But then it downgraded to more pulpy paper in issue 8, and despite an interview with Sheila Keith and a spectacular cover from Frightmare for issue 9, that was the last of the wonderful World of Horror.

The even gorier Monster Mag lasted a little longer. A full-colour, foldout poster magazine - poster on one side, vivid and graphic gory photos on the other. This controversial publication was showing blood-spattered corpses and decapitations five years before Fangoria got started. Issue 2 was famously banned, confiscated and destroyed by Her Majesty's Customs and Excise (en route to England from the printers in Italy) and not a single issue seems to have survived!

I discovered it in 1974 at issue 6 (I was twelve or thirteen), but could only buy it if the newsagent wasn't paying attention. In small writing on the cover, it said 'For Sale To Adults Only', which I'd try and hide with my thumb across the corner (ahem). This didn't always work, leaving a few holes in my collection. The infuriating lack of captions also meant that I didn't know all the films the photos were from. It was years before I worked out that the foldout poster of the skeleton on a wheel was from Ken Russell's The Devils.

Hammer, Amicus and Tyburn provided the juiciest photos and poster material, including a repro of the Horror of Dracula poster in one of the last issues. They seemed to have problems getting photos from American films like The Exorcist, using silly artwork instead. But the poster in issue 14, one of Christopher Lee's many Dracula death scenes, struck me as horrifying. Just a little blood, rotting skin, bloodshot eyes, and smoke pouring through his hair, but he looked like he was dying and disintegrating in a truly violent horrible way. Of course, it went straight up on my bedroom wall.

The text was almost irrelevant, mainly plot descriptions. But those photos! Issue 6 had a torn-out throat from The Beast Must Die that was almost medical. Issue 8 had an extraordinary look at the gory stage shenanigans of the Grand Guignol theatre of Paris. Eating 'intestines' on stage! Issue 2 of volume 2 had a wonderful spread of bloody photos from Vampire Circus. Then, for its last issue, Monster Mag ran a full page ad for a new magazine, The House of Hammer...

A mention here for Legend Horror Classics, another foldout poster format running at the same time, but mostly filled with a black and white horror cartoon strip. The cartoony covers put me off most issues. But the Death Line cover (1974)! Bloody hell! I got that one for the cover alone! When TV eventually showed a dark, shadowy print of Death Line, it couldn't possibly live up to the impact of this photo.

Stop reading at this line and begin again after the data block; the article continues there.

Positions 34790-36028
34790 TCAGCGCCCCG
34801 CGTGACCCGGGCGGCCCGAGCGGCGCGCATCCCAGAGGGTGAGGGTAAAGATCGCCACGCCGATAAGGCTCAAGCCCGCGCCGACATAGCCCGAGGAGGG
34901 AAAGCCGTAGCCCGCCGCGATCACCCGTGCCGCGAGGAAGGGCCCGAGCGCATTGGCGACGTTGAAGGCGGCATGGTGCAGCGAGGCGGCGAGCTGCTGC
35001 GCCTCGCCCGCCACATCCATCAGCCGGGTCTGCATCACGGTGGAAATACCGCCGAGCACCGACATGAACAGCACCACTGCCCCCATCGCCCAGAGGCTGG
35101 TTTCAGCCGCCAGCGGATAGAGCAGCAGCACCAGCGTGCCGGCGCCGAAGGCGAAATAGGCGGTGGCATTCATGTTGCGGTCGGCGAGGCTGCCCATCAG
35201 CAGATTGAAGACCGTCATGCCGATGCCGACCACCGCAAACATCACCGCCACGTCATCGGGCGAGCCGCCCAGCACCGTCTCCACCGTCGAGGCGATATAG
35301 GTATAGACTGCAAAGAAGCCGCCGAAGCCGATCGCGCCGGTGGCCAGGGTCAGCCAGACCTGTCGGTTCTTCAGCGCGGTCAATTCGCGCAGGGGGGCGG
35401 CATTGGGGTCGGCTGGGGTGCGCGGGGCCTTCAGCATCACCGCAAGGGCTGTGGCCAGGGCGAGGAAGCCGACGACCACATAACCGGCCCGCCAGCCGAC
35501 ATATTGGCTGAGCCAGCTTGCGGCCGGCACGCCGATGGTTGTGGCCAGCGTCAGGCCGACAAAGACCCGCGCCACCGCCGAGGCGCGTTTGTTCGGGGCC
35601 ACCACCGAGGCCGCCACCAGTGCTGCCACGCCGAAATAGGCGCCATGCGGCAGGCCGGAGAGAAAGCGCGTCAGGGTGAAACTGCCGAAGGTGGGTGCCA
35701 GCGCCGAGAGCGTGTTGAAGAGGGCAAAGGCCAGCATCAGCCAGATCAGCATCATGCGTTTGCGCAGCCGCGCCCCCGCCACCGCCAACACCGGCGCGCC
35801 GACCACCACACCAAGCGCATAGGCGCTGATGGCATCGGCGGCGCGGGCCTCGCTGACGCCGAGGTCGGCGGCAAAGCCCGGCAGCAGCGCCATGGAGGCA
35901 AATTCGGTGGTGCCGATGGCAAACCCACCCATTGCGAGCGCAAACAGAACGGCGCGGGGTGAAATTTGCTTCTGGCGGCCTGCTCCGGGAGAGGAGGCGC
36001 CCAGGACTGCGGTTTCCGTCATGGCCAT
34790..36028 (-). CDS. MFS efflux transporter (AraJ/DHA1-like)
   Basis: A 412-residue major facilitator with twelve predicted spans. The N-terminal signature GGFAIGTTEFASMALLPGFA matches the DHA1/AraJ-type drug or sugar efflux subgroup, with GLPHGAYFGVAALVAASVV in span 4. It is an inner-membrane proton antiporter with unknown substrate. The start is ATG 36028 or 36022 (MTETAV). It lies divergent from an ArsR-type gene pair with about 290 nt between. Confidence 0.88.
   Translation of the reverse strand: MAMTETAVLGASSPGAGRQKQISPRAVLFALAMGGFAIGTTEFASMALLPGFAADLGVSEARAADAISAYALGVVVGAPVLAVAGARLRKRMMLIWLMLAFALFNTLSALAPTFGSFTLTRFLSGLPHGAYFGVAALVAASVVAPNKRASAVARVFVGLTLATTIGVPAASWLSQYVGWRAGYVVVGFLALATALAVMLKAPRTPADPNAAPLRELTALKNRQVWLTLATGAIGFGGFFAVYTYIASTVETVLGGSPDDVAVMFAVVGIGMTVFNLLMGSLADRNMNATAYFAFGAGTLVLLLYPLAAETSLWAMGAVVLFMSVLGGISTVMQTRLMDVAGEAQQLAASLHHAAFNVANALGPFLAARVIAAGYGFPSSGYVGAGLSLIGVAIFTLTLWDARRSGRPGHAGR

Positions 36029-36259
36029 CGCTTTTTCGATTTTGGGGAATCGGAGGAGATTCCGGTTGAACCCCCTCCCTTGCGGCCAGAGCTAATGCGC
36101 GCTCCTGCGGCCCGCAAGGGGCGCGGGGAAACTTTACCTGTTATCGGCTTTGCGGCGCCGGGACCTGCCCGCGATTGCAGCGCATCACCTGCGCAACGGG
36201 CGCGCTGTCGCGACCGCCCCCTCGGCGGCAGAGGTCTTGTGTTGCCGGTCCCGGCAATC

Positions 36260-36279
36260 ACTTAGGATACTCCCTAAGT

I finally lucked into a couple of copies of Famous Monsters of Filmland, my first being 117 in 1975 (at an indoor market in Sheffield). For years, I only had three issues! Of course I wanted more, but couldn't find any. 117 and 118 had a photo story of 20 Million miles to Earth which I took to a schooltrip to Rome to specifically compare the climax of the film with the actual Colosseum. I'd not even seen the film yet...

I also found two issues of Monsters of the Movies at the same stall. Issue 7 devoted most of its space to telling the story of Horror of Dracula in text and dozens of photos, some of which weren't even in the final print (like Harker's vampiric corpse)! Again, this was years before I got to see the film on TV, after I'd seen two of the sequels! The article used many frame blow-ups to be able to illustrate the whole story.

Then the British magazine, The House of Hammer started up in 1976, hyping Hammer films but also reporting on the latest horror and sci-fi films. This was rewarding for providing regular, up to date news and reviews of current releases. Through issue 6, I even got to see a preview screening of Squirm despite being underage.

This was also where I first saw extensive coverage of emerging classics like The Texas Chainsaw Massacre, although most cinemas weren't allowed to show it in the UK. Other reviews included The Crazies, The Omen, Suspiria, oh yes and Star Wars. Sci-fi was about to obliterate horror magazines in the UK for a few years...

Hammer fans chase this mag because of the dynamic comic adaptions of some of the classic films, notably with better artwork than some of the covers. Importantly, it also imagined (unfilmed) sequel stories for the vampire hunters Father Shandor and Captain Kronos.

The contents were on black and white pulpy paper, but there was usually a glorious poster reproduction on the back cover. It found time for horror films from other continents and great retrospectives of early classics by Denis Gifford, author of A Pictorial History of Horror Movies.